One obvious and immediate benefit I noticed upon switching on the FF6.2 L was the similarity in the levels coming in from vinyl and digital sources. All too often in clubs, you're stuck maxing out the phono inputs in an attempt to match the levels of your digital files, which often come in too hot even when hitting similar levels on the meters while cueing. This is thanks to its quality preamps and ample headroom, and results in a sound best described as open. I never had the sensation of tracks fighting for space with two or even three faders up—or rather, I never noticed the extent to which this was happening in the past with other mixers. Even on smaller speakers, it feels like there's so much gain to spare that you could fit all manner of sonic material into the mix without elements vying for space. Pushing it into the red—as Ricardo has below—results in warm saturation rather than harsh clipping, though this isn't something one would recommend.
    Part of the open feel lies in the faders. On some mixers, you get the feeling that the lower 30% of the fader essentially does nothing, with the signal only really becoming audible in the upper levels. On the FF6.2 L, I found that a track became audile far lower on the fader than I was used to. It feels like you're given greater control of nuances in level, which really helps with easing a track in subtly. I found that being able to have a second track accurately come in on this low level helped to establish a subtle change in tonal balance, setting the stage for a even blend. What I'm describing is certainly possible on other setups—the FF6.2 L just seemed to offer an unusual degree of detail. The correlation between what you're doing with your hands and what your ears hear is very strong. The EQs sound closer to a channel strip on a console than a DJ mixer. The four-bands are full-kill but are sloped and tuned in such a way that the signal manages to retain body despite drastic cuts. As with the faders, there's a subtle pleasure to teasing in the bands because you can follow the fine gradations in frequency response, giving one a heightened sense of control. Each band feels well-placed for dance music. The low-mid controls the thwack of a kick, making it a great frequency to fill for an emphatic sense of impact at the height of a blend. The low is largely sub and it can be completely removed without making the track feel thin. The high-mid controls the hard edge of claps, snare and hats while the high band covers the sizzle at the very top of the spectrum. I also found aggressive settings remained musical where other mixers would turn shrill or sound overloaded.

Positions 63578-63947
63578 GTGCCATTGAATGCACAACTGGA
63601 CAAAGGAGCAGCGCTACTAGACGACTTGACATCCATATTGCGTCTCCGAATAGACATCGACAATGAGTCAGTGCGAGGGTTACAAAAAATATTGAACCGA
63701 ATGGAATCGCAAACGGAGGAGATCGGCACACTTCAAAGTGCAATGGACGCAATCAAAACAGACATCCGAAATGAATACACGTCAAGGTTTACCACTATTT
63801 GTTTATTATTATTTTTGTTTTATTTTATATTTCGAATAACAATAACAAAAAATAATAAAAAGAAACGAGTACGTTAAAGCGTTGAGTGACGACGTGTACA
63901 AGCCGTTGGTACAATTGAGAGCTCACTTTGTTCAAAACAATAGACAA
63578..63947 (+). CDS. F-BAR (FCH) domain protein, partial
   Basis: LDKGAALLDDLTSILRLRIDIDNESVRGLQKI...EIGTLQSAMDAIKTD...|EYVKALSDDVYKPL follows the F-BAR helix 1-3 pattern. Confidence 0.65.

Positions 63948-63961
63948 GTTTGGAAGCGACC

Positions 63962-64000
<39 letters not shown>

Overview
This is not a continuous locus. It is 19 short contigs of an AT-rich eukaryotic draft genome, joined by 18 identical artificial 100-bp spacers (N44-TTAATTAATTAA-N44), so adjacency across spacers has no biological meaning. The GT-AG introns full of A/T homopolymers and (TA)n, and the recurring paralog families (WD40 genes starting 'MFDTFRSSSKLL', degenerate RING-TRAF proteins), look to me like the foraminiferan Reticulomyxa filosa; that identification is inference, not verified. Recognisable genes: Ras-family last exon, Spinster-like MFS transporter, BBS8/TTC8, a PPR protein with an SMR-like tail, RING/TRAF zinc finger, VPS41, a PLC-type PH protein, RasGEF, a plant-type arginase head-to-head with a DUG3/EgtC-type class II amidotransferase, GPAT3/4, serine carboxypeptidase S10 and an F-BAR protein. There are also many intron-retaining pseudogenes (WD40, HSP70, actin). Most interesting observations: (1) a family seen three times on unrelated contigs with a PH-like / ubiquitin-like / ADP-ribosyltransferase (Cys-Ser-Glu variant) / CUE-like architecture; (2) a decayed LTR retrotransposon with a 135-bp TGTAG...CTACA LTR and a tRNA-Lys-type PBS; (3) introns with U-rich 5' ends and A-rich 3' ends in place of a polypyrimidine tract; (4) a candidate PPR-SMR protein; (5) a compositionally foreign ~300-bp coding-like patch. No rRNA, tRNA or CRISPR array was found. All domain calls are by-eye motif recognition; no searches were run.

The filters take a minute to get used to. There's a low- and high-pass on every channel. They're enabled with a single switch, which means you need to take care of the position of both filters—more than once, I accidentally band-passed a signal that only needed a high-pass—but you quickly become accustomed to the workflow. Another difference to other filters is a lack of resonance control. The decision was informed by the propensity for resonant filters to destroy soundsystems at the hands of reckless DJs. So these filters aren't mean to produce sizzling, dramatic sweeps. Yet another difference is their transparent nature. For instance, you can sweep the high-pass all the way to the highest position without the track turning into narrow, hissing band of high frequencies. Like an old rotary, you can easily perform all your blends using just the faders and the filters. This approach makes for a natural, full sound suitable to classic mixing styles. However, using filters together with the EQ, one can select and enunciate elements surgically. So if you want to pick a certain hat or clap out of a production before filtering in the rest of the track, you can. The most important takeaway I had with the FF6.2 L is that the open sound, gain, EQ and filters combine in such a way as to make you listen more closely to what you're doing in each mix. With your headphones off you can just focus on what's coming out of the speakers and hear how your moves affect the balance of the blend. You end up following your ears intuitively rather than going through the motions, so to speak, which is invaluable. This made mixing between different production styles far smoother for me. In a nutshell, it made mixing more fun, but that's not surprising given that one rarely gets a chance to use a mixer of this calibre. You might not be taking one home any time soon, but if you're lucky enough to get a chance to use it at a club, you'll feel and hear that the FF6.2 L is a mixer of rare quality. Ratings: Cost: 3.0 Versatility: 4.3 Sound: 4.8 Ease of use: 4.0